What Doesn’t Work for the Lowest Level Literacy Learners and Why?

Jean Marrapodi

leslla, low literacy, reading instruction, preliterate


Traditional approaches for teaching reading to Low Educated Second Language and Literacy Acquisition (LESLLA) adults are problematic because foundational learning and cognitive areas are generally underdeveloped in these students. Three methods for reading instruction (phonics, sight words and whole language) are explored in light of the LESLLA learner. Task analyses are undertaken for each method, and gaps present in LESLLA learners are revealed. The task analysis method is advocated for lesson planning, and a recommendation is made for teachers to consider what is being expected of students when activities are presented. Educators must be reminded that LESLLA learners are likely to be pre-emergent readers with developmental areas needing identification and instruction and will not be successful with conventional methods for reading instruction without significant pre-reading skill preparation.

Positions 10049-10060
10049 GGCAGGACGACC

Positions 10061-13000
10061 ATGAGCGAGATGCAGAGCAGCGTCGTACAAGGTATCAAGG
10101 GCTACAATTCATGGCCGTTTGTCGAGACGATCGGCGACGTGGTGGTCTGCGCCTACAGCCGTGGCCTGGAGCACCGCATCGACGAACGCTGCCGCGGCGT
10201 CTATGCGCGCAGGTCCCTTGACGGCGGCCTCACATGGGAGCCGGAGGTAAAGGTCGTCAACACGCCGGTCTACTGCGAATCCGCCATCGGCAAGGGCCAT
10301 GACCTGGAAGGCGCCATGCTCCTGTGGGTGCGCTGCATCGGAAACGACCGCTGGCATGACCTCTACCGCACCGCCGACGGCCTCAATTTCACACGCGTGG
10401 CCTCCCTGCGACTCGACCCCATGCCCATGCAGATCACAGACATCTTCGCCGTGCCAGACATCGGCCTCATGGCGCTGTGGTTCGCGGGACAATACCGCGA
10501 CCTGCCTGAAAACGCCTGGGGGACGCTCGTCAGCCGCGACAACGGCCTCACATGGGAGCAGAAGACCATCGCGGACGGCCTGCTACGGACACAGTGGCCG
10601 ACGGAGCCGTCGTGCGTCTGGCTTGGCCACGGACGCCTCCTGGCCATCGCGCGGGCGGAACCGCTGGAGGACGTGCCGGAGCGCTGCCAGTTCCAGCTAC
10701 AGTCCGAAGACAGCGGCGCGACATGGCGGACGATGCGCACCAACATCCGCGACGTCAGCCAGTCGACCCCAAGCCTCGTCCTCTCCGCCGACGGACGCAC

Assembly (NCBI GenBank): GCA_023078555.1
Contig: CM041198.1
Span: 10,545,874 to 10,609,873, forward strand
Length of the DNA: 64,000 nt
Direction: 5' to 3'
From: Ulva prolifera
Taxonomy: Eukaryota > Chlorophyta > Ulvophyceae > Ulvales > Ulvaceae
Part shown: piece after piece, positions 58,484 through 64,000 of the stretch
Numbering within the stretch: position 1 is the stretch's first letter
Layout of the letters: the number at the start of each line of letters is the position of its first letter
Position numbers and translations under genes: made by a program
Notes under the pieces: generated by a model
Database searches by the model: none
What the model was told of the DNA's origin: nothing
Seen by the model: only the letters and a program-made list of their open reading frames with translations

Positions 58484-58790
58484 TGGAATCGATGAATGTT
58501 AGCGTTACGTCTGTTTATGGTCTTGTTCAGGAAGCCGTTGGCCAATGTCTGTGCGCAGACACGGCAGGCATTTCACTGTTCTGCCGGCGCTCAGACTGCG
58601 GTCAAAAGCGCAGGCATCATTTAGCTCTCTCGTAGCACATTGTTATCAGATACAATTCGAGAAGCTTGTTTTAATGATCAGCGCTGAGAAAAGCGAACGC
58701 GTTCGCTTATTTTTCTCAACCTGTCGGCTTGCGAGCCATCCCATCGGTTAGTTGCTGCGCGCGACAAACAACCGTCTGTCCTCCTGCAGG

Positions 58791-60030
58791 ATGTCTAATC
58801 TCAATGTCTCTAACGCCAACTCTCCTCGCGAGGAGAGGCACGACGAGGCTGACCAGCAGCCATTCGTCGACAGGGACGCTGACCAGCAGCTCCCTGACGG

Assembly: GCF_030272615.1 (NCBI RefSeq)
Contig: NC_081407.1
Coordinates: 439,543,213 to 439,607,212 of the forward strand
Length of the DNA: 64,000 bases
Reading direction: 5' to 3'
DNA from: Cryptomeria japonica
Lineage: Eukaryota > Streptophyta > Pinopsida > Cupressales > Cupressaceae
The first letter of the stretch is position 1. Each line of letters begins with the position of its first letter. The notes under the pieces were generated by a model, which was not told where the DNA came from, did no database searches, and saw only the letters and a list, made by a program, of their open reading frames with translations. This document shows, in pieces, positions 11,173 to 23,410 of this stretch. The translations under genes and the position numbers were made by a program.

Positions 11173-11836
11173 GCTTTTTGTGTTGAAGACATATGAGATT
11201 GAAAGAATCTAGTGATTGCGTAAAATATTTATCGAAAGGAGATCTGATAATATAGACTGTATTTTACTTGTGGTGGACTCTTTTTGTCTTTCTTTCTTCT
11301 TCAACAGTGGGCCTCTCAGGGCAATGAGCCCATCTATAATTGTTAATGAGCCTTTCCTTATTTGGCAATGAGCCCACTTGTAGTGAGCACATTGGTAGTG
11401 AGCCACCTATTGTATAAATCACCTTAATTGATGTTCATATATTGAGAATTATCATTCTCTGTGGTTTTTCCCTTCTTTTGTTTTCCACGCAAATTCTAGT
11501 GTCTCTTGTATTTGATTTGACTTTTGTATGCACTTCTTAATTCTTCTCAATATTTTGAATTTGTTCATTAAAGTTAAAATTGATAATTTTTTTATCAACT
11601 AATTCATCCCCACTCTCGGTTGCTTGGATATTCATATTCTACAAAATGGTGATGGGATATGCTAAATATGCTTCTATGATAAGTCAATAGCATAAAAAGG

Download as PDF

Print this page

Apples - Journal of Applied Language Studies